• < 5K - the Skytrak and Mevo+ units are the prominent players here. At this price range, you get a much more accurate unit that is sufficient for all golf simulation purposes and these are by far the most popular units for home golf simulators. The Skytrak is what I have and I absolutely love it.
  • High end - a step up from the Skytrak and the Mevo+ are the more commercial grade units which are more typically used for coaching/fitting scenarios. 

Display

Finally to complete your set up, you will need something to display the simulated ball flight. Most launch monitors will pair with phones, tablets as well as PCs. You can just use those devices to cast the image to a TV or you can project the image to your impact screen via a projector.

...and for a basic set up, that's all there is to it!

What sort of total budget am I looking at?

Dependent on what you go with costs will vary significantly. Generally the launch monitor is the most expensive part of your set up. Let's tackle the cheapest and the most expensive set ups.

If you are budget conscious or just want to give golf simulation a try, you can get your own golf simulator set up for just touch over $1K with the following items (assuming you BYO a phone/tablet).  

  1. Net + Mat - we've currently got a net + mat package for as low as $215 (3m Portable Net + Portable Mat)
  2. Garmin R10 launch monitor - $879 through Garmin 

You can always upgrade your set up as you go. And given how portable this combination is, you can easily set this up outside in the backyard. 

If budget is no issue, you could be spending up to $20-30k for the latest and greatest trackman or GC Quad launch monitors, and the enclosure + projector will cost another $10K ball park. 

Optional extras

For the full experience, especially if you want to have an immersive experience playing world famous golf courses, consider adding the following to your set up. 

  • Projector - having your ball flight projected to the impact screen will definitely enhance your golf simulation experience, especially when you are in 'playing' mode. You can opt for an entry level projector or you can go for the high end HD/4K options. I went cheap for a $200 unit, although it does the job, this is definitely high up on the upgrade list. You will also need to adjust your lighting set up as well to get to the right level of ambient lighting for a sharper image.
  • Simulator software - although most launch monitors come with their out of the box software offerings. But for ultra-realistic gaming experience, you will again need to shell out for third party software, especially when it comes to course play. The high end software packages could cost over $1K and would require a gaming PC to run smoothly due to the picture quality. I have the no-frills 'Fitness Golf' software which has ~160 golf courses (including Augusta, St Andrews and Pebble Beach) and offers everything I need for ~$300 (AUD). Note 'Fitness Golf' is only available for Skytrak users and would require an upgraded Skytrak annual subscription plan. See below for a "simulated vs real" of the famous 7th hole at Pebble Beach, the angles are slightly different but you get the idea...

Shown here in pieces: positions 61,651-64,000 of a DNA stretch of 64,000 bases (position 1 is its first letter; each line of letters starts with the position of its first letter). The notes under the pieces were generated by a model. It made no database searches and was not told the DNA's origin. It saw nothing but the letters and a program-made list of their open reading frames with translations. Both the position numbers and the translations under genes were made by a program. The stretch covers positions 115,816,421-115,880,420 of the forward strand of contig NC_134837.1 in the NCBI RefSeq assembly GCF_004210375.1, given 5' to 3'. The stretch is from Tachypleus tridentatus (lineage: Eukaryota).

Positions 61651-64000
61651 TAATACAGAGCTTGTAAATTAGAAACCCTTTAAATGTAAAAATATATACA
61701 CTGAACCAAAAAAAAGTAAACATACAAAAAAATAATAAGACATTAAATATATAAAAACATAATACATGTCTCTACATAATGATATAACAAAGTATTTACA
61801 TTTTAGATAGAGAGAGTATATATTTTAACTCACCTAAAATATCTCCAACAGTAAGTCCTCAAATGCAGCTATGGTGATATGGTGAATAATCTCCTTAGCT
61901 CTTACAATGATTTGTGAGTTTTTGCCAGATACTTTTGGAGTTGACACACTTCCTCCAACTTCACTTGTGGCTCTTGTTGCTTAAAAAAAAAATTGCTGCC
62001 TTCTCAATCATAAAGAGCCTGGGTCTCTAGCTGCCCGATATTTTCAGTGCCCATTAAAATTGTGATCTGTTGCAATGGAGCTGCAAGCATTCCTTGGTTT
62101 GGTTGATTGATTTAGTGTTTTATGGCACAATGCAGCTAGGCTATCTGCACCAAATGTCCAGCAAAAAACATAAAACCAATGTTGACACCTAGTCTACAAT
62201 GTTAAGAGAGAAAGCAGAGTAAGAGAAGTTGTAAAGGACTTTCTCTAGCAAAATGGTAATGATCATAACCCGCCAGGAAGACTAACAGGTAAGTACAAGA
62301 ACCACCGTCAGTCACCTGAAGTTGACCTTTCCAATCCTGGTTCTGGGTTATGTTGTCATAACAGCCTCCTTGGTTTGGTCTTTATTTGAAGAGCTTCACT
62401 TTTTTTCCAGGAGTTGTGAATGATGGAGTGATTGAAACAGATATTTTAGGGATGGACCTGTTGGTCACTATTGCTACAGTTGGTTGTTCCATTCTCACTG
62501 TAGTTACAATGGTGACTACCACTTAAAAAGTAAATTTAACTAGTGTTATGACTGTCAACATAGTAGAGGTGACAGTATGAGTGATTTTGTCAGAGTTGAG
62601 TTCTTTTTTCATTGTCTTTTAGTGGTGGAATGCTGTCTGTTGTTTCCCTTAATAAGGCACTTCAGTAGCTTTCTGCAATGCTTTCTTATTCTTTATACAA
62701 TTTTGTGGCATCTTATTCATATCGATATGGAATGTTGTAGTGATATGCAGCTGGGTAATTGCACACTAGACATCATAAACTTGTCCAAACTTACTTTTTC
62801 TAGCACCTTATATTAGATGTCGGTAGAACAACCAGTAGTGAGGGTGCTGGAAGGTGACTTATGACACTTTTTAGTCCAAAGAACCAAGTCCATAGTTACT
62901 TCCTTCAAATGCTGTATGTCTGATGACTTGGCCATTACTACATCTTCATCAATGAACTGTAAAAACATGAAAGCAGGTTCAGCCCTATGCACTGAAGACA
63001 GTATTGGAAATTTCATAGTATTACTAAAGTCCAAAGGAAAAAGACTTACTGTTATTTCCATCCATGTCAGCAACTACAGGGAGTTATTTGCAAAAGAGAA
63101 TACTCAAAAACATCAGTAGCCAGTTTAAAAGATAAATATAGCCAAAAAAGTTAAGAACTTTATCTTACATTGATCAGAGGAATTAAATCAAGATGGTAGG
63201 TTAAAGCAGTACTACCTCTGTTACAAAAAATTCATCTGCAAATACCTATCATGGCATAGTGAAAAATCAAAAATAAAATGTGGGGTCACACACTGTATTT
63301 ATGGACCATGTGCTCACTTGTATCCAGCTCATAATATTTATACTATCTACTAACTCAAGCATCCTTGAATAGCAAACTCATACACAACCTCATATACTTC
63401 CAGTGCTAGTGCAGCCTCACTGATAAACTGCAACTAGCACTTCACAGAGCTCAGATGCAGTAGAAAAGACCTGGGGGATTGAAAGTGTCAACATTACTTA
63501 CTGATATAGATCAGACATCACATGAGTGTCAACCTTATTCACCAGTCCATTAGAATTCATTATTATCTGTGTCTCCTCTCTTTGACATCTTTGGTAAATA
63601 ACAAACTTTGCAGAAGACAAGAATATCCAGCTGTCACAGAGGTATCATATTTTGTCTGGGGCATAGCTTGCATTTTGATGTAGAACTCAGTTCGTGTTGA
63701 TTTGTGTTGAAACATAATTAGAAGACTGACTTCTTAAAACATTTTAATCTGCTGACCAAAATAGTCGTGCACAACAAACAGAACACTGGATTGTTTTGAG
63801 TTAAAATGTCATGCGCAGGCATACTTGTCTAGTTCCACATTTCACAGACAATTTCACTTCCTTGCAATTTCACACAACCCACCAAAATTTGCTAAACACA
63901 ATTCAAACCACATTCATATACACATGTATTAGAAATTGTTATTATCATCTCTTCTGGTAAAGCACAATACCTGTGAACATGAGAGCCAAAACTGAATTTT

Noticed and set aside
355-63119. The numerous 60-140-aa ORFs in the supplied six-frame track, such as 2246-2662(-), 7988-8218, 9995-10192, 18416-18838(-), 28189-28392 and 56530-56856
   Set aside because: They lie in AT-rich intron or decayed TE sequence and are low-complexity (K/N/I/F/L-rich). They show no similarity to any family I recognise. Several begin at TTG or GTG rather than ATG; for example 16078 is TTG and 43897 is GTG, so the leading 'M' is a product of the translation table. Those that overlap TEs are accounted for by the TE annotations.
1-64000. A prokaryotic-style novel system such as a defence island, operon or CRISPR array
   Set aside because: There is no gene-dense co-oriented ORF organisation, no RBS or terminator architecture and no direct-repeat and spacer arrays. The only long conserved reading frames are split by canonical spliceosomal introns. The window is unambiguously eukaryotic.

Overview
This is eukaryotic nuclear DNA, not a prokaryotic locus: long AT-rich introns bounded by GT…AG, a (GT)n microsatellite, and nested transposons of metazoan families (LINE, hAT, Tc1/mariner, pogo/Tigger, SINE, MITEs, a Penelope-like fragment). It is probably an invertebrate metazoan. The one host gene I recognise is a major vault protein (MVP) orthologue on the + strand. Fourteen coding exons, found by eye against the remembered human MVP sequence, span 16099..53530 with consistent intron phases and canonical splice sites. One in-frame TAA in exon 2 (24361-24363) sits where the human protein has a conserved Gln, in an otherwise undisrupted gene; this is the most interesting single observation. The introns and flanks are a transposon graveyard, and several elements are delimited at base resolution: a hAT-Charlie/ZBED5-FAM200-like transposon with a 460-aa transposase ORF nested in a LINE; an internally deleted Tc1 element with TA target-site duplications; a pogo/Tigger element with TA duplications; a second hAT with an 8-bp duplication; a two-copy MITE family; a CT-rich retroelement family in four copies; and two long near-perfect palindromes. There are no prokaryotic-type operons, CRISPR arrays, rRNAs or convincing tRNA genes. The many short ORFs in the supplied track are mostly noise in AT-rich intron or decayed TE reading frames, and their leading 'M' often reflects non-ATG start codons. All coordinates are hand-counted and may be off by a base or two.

Sim pebble 7

Pebble real 7

  • Sound proofing tiles - add some dark foam sound proofing tiles to the top and sides of your screen will not only dampen the noise levels, it will also enhance the looks of  your set up as well as offer added protection for the odd stray shots and ricochets. You can also use black curtains for this too. 
  • Flooring/Putting Green - make your mates more jealous by finishing off your simulator set up with some floor padding (foam puzzle mats are good for this) with some putting turf/Putting Green on top for the ultimate look. 

Final Thoughts

If you are a keen golfer and are lucky enough to have the space required, the idea or the dream of owning your own golf simulator is becoming more and more affordable to achieve. 

I hope this article has given you the inspiration to start your golf simulator journey, regardless of your budget. If you are planning to build you own golf simulator or have already set up a simulator, I hope this has given you some ideas to improve your set ups.

As I write this post, Sydney is in the middle of our strictest COVID lockdown and I no longer have access to my golf club due to travel distance restrictions. As a golf enthusiast, having the sim set up right in my garage has just been simply incredible.